There is no current evidence from randomised trials to show that adding feed thickeners to milk for newborn infants is effective in treating gastro-oesophageal reflux. Many newborn babies (in the first four weeks of life) suffer from gastro-oesophageal reflux, especially if they are born premature. Thickening the milk feed is a simple manoeuvre and commonly used as first line treatment for gastro-oesophageal reflux. Thickening the feeds can be used with or without other treatments such as positioning babies on their stomach or side, and using medications that suppress acid in the stomach or cause food to move more rapidly through the stomach. No randomised controlled studies of sufficient quality were found in this review. Therefore, there is no current evidence to support or refute the use of feed thickeners in treating newborn babies with gastro-oesophageal reflux.
There is no evidence from randomised controlled trials to support or refute the efficacy of feed thickeners in newborn infants with GOR. Given the absence of evidence, we cannot recommend using thickening agents for management of GOR in newborn infants.
Gastro-oesophageal reflux (GOR) is common in newborn infants. A common first line management is the use of feed thickeners.
In newborn infants with GOR, to evaluate the use of feed thickeners in reducing signs and symptoms of GOR, acid episodes on pH monitoring and histological evidence of oesophagitis.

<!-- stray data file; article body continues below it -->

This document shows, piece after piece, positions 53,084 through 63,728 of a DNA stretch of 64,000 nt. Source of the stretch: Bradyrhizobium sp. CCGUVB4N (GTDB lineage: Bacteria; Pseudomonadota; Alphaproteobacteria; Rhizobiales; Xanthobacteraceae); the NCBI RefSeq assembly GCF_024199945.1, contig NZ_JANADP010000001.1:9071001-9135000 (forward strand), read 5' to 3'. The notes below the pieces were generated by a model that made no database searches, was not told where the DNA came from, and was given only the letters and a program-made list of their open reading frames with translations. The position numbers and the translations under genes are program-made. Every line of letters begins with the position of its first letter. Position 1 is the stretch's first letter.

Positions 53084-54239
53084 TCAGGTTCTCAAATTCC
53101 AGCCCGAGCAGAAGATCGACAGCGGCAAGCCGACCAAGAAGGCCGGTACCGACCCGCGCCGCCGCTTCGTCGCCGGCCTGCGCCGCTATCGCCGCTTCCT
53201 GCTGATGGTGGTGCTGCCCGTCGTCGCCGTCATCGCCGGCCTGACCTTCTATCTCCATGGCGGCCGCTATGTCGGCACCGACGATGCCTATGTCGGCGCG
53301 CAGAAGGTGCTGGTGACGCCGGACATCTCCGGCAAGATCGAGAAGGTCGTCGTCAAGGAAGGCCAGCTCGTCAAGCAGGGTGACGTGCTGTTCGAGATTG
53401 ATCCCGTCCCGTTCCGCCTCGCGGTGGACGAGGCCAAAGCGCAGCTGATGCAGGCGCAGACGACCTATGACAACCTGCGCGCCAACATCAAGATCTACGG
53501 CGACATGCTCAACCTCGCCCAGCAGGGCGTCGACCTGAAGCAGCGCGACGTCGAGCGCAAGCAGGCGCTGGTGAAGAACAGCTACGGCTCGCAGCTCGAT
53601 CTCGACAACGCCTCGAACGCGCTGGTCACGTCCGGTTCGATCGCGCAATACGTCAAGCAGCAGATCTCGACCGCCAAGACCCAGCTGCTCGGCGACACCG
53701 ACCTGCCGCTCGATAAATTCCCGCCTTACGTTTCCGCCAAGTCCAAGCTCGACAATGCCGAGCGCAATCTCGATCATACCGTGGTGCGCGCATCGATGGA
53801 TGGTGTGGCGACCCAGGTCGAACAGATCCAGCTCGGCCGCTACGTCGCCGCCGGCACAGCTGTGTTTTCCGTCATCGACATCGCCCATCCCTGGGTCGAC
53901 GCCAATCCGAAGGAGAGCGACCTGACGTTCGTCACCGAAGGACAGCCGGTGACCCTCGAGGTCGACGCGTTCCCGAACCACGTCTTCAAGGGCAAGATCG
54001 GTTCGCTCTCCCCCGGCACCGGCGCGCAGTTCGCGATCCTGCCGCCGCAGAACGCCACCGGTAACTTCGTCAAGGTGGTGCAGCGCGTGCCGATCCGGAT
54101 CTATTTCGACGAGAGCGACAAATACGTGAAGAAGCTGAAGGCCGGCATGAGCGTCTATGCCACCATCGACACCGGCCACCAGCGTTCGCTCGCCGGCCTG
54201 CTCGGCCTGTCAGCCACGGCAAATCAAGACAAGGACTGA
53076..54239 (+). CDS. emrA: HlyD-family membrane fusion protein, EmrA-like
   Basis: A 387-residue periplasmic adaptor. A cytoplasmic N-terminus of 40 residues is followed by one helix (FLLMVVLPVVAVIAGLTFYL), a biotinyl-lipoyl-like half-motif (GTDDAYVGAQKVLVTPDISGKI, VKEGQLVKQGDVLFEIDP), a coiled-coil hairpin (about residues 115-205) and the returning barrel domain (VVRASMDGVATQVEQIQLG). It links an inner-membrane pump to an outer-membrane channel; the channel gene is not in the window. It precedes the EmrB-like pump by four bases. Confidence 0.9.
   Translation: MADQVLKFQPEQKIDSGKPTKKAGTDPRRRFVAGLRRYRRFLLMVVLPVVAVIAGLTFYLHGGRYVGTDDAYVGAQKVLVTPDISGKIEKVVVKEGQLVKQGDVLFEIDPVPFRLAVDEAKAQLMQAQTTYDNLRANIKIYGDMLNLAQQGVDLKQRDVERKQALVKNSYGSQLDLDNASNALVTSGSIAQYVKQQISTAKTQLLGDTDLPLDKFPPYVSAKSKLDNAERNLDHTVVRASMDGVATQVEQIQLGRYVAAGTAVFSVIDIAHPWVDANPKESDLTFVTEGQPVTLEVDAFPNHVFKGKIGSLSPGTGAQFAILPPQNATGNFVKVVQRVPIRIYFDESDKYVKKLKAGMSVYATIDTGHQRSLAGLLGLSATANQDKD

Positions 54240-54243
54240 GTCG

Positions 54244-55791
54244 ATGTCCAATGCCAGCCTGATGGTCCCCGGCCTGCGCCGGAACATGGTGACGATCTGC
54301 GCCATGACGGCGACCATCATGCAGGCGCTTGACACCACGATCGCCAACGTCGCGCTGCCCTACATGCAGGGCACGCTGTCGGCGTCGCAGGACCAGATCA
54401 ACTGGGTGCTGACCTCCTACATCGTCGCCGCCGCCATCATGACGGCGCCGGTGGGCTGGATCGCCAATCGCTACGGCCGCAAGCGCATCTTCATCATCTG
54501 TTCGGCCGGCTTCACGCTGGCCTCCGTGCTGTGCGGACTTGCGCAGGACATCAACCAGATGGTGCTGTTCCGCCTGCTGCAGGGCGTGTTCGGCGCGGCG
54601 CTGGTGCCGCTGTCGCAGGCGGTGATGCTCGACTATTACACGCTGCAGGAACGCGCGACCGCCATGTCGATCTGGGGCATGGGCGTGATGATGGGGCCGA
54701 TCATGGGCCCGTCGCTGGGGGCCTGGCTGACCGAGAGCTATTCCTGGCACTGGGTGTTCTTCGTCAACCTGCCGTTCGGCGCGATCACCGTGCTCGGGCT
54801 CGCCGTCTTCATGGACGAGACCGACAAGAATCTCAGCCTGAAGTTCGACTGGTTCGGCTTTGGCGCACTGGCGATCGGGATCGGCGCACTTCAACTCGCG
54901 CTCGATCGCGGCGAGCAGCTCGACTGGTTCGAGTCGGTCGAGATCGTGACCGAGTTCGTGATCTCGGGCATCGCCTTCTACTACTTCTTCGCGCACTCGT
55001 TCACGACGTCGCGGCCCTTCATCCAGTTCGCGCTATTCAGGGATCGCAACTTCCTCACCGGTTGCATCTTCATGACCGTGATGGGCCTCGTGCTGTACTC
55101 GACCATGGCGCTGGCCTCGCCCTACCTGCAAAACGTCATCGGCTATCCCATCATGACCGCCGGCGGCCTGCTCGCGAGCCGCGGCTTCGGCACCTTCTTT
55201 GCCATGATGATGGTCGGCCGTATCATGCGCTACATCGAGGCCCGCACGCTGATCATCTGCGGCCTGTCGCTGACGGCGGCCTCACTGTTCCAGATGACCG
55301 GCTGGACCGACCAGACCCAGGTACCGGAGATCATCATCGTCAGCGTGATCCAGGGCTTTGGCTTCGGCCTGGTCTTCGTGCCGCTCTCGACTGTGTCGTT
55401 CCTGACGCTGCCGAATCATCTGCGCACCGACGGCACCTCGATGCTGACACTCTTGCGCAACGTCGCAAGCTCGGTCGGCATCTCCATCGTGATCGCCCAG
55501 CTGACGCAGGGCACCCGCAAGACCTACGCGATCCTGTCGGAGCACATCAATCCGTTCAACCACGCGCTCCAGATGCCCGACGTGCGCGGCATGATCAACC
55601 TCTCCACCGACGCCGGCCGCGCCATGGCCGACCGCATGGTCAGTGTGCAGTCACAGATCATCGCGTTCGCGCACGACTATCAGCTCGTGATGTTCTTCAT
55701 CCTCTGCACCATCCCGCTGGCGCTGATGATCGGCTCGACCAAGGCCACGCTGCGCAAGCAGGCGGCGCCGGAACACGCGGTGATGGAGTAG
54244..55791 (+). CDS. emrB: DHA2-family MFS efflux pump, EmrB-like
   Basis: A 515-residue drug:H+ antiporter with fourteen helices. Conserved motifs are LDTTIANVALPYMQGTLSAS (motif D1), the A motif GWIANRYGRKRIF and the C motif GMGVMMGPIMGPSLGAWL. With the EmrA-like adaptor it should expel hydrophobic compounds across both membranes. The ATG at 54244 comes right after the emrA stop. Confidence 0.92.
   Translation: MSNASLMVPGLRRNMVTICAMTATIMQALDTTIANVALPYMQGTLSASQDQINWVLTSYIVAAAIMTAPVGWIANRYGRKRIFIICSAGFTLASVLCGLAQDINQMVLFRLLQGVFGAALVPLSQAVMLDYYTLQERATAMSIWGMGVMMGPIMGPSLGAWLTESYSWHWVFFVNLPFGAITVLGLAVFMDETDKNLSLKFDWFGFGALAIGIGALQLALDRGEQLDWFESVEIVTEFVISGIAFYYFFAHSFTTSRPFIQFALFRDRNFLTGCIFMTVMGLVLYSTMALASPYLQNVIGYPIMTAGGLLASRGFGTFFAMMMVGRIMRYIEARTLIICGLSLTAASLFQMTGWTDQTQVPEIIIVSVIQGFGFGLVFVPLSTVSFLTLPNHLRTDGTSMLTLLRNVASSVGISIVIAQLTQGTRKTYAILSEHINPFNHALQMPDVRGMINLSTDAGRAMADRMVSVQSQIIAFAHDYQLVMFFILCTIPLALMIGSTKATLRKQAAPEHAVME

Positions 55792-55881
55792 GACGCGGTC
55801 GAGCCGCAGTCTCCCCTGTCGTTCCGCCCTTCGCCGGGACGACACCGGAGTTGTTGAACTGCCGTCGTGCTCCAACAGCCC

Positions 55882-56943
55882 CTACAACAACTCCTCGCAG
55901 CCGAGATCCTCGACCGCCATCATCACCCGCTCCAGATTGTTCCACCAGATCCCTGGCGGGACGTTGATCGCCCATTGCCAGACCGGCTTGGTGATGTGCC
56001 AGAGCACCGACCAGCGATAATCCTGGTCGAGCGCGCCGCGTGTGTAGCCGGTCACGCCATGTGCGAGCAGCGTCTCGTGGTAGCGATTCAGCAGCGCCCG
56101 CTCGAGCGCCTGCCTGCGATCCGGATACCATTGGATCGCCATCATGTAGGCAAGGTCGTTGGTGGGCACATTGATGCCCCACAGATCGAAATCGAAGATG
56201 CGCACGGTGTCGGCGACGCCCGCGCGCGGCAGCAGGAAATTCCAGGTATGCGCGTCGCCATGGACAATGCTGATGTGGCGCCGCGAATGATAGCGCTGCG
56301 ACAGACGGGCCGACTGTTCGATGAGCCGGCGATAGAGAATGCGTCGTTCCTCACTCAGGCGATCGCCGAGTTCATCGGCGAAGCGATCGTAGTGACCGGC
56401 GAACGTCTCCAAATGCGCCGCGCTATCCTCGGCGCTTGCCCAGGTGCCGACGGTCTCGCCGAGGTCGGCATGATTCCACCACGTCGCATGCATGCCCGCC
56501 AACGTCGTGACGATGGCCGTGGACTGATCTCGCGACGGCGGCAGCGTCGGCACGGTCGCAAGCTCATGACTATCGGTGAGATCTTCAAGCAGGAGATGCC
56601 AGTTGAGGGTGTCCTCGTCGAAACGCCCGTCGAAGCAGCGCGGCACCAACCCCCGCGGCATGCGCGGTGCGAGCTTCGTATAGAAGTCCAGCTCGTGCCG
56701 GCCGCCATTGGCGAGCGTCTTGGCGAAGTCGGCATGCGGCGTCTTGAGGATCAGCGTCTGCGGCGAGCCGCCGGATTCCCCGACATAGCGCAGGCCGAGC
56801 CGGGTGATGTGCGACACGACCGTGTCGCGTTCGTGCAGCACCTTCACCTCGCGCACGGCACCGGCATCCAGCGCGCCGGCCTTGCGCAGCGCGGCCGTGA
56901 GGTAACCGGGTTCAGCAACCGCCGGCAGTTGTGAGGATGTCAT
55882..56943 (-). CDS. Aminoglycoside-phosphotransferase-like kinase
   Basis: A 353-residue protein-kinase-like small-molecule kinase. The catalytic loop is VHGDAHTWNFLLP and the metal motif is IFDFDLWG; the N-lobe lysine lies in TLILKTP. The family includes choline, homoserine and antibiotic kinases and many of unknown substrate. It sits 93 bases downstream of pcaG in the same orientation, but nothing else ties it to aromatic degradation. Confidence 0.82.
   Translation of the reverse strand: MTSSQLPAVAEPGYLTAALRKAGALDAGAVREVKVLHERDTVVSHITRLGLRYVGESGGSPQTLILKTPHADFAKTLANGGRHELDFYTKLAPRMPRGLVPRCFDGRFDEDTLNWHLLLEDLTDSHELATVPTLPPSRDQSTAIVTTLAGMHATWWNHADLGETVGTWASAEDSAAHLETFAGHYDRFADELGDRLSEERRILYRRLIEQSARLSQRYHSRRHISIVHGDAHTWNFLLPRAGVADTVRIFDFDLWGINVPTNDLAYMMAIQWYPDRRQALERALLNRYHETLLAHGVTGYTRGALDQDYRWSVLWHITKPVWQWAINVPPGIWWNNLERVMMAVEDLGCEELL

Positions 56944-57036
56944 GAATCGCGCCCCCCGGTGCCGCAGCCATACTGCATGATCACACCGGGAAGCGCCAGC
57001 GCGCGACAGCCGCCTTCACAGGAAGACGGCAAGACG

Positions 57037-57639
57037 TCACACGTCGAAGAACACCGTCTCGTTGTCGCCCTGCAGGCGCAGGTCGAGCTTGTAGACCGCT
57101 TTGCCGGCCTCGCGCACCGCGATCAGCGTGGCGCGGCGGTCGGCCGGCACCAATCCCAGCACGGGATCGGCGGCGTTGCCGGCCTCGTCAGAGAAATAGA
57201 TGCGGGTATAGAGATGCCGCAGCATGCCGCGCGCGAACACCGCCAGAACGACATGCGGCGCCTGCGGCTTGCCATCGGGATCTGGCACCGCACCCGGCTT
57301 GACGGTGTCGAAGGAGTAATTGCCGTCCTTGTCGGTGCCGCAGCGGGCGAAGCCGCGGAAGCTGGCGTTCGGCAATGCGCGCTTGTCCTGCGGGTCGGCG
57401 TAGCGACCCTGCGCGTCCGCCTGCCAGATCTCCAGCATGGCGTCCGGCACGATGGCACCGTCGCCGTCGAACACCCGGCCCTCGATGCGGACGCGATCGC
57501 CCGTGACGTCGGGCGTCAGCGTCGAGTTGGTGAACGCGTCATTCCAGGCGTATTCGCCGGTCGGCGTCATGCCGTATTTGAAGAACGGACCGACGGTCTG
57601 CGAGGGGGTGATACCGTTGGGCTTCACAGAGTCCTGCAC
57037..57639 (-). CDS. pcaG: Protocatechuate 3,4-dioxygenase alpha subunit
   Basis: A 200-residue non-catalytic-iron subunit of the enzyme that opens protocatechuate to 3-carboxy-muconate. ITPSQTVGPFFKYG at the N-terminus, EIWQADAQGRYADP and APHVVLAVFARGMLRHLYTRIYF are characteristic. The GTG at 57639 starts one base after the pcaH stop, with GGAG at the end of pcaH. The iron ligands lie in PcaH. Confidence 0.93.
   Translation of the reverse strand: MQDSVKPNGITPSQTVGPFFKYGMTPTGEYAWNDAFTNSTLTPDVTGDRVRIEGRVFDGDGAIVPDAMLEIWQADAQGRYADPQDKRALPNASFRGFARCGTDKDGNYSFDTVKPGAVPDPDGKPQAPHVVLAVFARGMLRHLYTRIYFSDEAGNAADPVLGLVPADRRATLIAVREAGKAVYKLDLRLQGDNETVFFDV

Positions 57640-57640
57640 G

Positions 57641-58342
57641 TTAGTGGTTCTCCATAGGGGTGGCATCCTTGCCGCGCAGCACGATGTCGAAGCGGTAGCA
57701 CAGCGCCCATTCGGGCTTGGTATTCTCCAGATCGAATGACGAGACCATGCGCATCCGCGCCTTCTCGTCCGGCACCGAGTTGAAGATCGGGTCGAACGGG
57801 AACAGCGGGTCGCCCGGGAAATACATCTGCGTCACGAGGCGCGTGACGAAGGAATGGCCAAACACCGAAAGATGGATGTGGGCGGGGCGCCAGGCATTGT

We searched MEDLINE from 1966 to March 2004, the Cochrane Central Register of Controlled Trials (CENTRAL, The Cochrane Library, Issue 2, 2004). CINAHL from 1982 to December 2001, and conference and symposia proceedings published in Pediatric Research 1990 to 1994. We also searched conference proceedings for the European Society for Paediatric Gastroenterology and Nutrition (ESPGAN) and the North American Society for Pediatric Gastroenterology and Nutrition (NASPGAN) from 1994 to December 2001. We did not restrict the searches to the English language.
All randomised controlled trials that examine the effects of thickening formulas on treating gastro-oesophageal reflux in neonates. The eligible studies were to compare thickened feeds to no intervention (unthickened feeds).
Two independent reviewers identified potential studies from the literature search. Quality was independently assessed by two independent reviewers.
No studies fulfilled the requirements for inclusion in the systematic review.